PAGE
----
Clive Stafford Smith, director of legal charity Reprieve, and his colleague Ahmed Ghappour have been summoned to appear before a Washington court on May 11 after a complaint was made by the privilege review team ... [who] argue that by releasing the redacted memo Reprieve has breached the rules that govern Guantánamo lawyers and have made a complaint to the court of "unprofessional conduct".

There are significant differences among Guantanamo defense lawyers in their adherence to the letter and spirit of the rules laid down by the Department of Defense. But I imagine that even those lawyers who've been most circumspect about complying would agree that the rules and the enforcement of them by the privilege review team have been arbitrary, punitive, petty, and abusive over the last seven years. Granting the lawless jailers legitimacy at all is a grim necessity of functioning as a lawyer in such a repressive system; giving them the benefit of the doubt and attributing decent motivations to them means being played for a fool.

Thanks be for seriously un-foolish jesters like Clive Stafford Smith. He deserves support and gratitude, not sniffy diffidence.
Cross-posted to A Tiny Revolution

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At 2:49 AM, April 04, 2009, Anonymous james said...

Ridicule is a very powerful weapon against the lunacy of the powerful. And given that their power rests ultimately on the perceptions of the dispossed, I think it should be encouraged at every turn.

It would certainly be a blessed relief from the tedious pedantry and nit-picking of "liberals" frightened of losing their priviledge should they venture too far and actually upset the status quo.

It is, indeed, telling that Hilzoy's and Gude's response to the redacted letter was, "it can't be true" rather than, "show us the letter" as you would expect of someone tenaciously pursuing in the truth.

Even viewed from a distance -
"when Obama asked what information, he was handed two completely blacked out pages and that’s the end of the story. Seriously, does that sound plausible?"

should have been countered by a thinking person with,
"Would Stafford-Smith risk saying he had this redacted letter when in fact he did not?" and "who is more likely to lie here?"

So I agree, fuck the noise. Lampooning may be the most effective harpooning. If not, then it is, at least, a tonic along the way.

At 12:54 PM, April 04, 2009, Blogger Nell said...


You may be misinterpreting Hilzoy's response. She wasn't doubting that Stafford Smith had received a redacted copy of his memo from the review team, since she included a link to the pdf of it. She was skeptical that Obama was given a redacted copy.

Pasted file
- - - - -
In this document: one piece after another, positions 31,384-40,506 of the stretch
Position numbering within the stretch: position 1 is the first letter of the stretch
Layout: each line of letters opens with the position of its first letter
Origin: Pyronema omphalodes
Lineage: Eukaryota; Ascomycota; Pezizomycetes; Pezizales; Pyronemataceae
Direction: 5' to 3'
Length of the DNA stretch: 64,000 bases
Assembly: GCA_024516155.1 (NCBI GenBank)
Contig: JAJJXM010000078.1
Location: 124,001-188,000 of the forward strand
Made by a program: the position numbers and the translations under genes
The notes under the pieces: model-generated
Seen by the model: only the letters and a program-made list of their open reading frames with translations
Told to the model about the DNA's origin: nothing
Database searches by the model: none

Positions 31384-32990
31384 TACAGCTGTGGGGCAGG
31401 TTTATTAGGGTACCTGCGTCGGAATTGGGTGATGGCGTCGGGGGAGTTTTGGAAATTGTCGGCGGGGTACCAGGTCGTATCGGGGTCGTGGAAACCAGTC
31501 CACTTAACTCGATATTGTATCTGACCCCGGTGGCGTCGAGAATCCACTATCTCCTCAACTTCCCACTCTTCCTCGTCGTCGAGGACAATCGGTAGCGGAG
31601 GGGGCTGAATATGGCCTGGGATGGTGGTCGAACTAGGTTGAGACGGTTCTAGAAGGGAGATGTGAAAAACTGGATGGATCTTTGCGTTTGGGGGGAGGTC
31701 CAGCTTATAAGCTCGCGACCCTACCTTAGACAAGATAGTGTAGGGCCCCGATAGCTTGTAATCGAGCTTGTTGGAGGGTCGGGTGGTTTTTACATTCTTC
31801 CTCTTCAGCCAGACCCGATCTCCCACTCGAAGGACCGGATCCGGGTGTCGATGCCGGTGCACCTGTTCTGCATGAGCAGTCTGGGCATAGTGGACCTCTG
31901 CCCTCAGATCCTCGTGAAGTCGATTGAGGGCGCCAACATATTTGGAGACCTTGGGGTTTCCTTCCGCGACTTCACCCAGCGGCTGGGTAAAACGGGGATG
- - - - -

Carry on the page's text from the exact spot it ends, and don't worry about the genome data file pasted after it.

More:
But I think she was missing Stafford Smith's point: raising the question of whether Obama had actually seen the full underlying document was the purpose of the Pentagon's screeners in sending the redacted copy back to Reprieve.

They couldn't possibly have expected Stafford Smith to stay silent about that, making their punitive action now even more clearly an attempt to harass and intimidate.

At 4:28 PM, April 04, 2009, Anonymous james said...

So are you saying that the DoD officials set a trap for Stafford-Smith and he duly walked into it?

On re-reading the Obsidian Wings article, I noted the pdf link as you indicated. I think because of the choice of words by Hilzoy and Gude, I took it the way I did because that reading made more sense.
I wonder if dealing with snakes and their convolutions ends up affecting the thinking and speech of people like Hilzoy so that they start to sound just as convoluted? Or maybe it's just me.

Whatever, I can't begin to imagine the fortitude Clive Stafford-Smith must have in dealing with these snakes for so long.

At 8:57 PM, April 05, 2009, Blogger Jonathan Versen said...

Hi Nell,
are you familiar with Helena Cobban's Just World News? I don't automatically assume you are a Quaker, but your mentioning your schooling made me think of her website/blog. She is a Quaker, and used to write for the Christian Science Monitor, mainly on the middle east.

At 6:15 PM, April 07, 2009, Blogger Batocchio said...

Clive Stafford Smith with Greenwald, if you missed it.

At 8:00 PM, April 07, 2009, Blogger Nell said...

@Jonathan V: Yes, she's a treasure. I'm not a Quaker (yet another bridging exercise at school), but I've gained a real appreciation for the Quaker approach to conflicts, something that Helena Cobban displays in action.

@Batocchio: Thanks for linking that; I just read the post before checking in here. As a reader and someone on dialup, I'm very grateful for GG providing transcripts of his interviews.

The attention being paid by Greenwald and Horton to the Kafka-esque persecution of Stafford Smith is heartening.